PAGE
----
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Stifler's - posted on 09/10/2010

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gosh carol that's awful i never knew people were strapped down at all. the hospital i went to was pretty into natural births i think, no elective cesareans, no epidurals unless you have a cesarean. they told me i didn't need an internal and just kept my fluids up and kept me walking, i got gas for a bit but abandoned it in favour of the shower and hot packs and massage and they talked me out of pethidine. could have been because i was low risk too. there was no food restriction either i got food at meal times and ate lollies all night.

[deleted account]

Again neither of those are rape. They are kidnapping, holding against will, GBH, torture, maybe even attempted murder (of the mother) and I'm sure there is a plethora of other crimes they could be charged with.

I read about an actual birth rape (where the women was raped while in labour just to be clear) last year, I have been searching for the article but I can't find it to post it. The gist of the article was her b/f was abusive before and during her pregnancy, he expected sex every night if he did not get it he took it (rape). On the night she went into labour he demanded sex before he took her to the hospital, she refused, he raped her then took her to the hospital. THAT is birth rape!

JuLeah - posted on 09/10/2010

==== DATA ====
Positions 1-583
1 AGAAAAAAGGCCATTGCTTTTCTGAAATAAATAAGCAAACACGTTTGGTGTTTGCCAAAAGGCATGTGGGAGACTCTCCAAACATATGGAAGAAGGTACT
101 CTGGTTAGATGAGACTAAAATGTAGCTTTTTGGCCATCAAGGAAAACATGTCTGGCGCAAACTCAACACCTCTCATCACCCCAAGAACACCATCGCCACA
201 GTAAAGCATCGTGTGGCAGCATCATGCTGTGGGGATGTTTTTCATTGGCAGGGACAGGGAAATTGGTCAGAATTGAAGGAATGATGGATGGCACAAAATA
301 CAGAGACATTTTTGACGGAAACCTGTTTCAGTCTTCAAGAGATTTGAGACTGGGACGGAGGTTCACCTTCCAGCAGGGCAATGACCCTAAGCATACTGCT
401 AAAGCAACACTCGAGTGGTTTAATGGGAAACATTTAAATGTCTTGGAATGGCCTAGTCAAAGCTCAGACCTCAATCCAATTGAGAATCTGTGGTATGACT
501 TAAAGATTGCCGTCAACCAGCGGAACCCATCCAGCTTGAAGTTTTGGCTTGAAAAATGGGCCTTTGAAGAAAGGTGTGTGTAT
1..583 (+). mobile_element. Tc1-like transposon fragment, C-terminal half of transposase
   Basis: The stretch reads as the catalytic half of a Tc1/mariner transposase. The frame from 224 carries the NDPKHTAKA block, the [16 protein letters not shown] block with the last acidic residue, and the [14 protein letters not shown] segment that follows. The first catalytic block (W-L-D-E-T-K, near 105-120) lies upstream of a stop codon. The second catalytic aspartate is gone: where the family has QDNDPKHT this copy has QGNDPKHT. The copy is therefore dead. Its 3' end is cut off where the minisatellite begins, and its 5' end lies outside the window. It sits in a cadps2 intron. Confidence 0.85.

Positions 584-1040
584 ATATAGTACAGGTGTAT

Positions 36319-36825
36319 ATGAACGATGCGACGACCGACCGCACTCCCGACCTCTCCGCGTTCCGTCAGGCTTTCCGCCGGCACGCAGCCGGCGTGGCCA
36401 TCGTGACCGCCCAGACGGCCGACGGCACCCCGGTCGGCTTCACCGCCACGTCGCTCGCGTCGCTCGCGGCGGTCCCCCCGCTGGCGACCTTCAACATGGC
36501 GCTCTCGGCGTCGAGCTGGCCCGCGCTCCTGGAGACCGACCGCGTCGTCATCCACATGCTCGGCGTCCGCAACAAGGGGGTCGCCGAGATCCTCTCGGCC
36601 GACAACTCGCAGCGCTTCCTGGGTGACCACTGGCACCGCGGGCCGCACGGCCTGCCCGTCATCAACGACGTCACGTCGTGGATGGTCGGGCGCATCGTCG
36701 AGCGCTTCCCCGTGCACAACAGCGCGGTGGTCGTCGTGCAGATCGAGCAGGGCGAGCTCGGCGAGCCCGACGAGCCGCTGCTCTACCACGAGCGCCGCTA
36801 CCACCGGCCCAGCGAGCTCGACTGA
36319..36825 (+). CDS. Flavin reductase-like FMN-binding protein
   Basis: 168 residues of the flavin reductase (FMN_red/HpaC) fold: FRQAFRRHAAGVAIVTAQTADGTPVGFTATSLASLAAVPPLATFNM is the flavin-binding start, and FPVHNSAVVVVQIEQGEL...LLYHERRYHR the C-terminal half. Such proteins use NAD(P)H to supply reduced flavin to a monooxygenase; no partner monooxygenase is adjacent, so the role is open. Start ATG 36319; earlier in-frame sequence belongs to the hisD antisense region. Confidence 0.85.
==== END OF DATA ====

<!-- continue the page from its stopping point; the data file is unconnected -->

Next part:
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A woman in labor does better walking around, if she is able to change position, if she has less restricted movement, so yes, if she is held to the bed with IV's and fetal moniters, she is straped down - least that is what it feels like

We had planned a home birth. Chose a mid wife with a good working relationship with a doctor (cause ya never know) and did have to transport.

With out a word, nurses started in with IV's (standard practice they told us) and moniters ..... we hollored NO

The doc came in and backed us up. He too felt birth ought to happen at home, where a woman is more comfortable and felt he was only there if needed

He told the staff, this is not the birth they wanted, we will do our best to met them half way

Standard practice means, they cover their asses for insurance reasons, not that it is best for mother or baby

So, no IV, no moniter - baby was monitered with a hand held thingy that was not inserted

The food restriction is just in case a C-section is needed, so your stomach is empty and doesn't react with the drugs they give you, but ice chips as your only food is not actually the best thing for mother and baby, so food was brought in

Healthy baby was born

I learned too that in hospital, there are many standard tests done that are painful, invasive, and not really needed - we objected to that too, whcih the doc agreed with

We interviewed many doctors before picking this guy. We wanted someone we could trust and someone who would trust us and listen

Petra - posted on 09/10/2010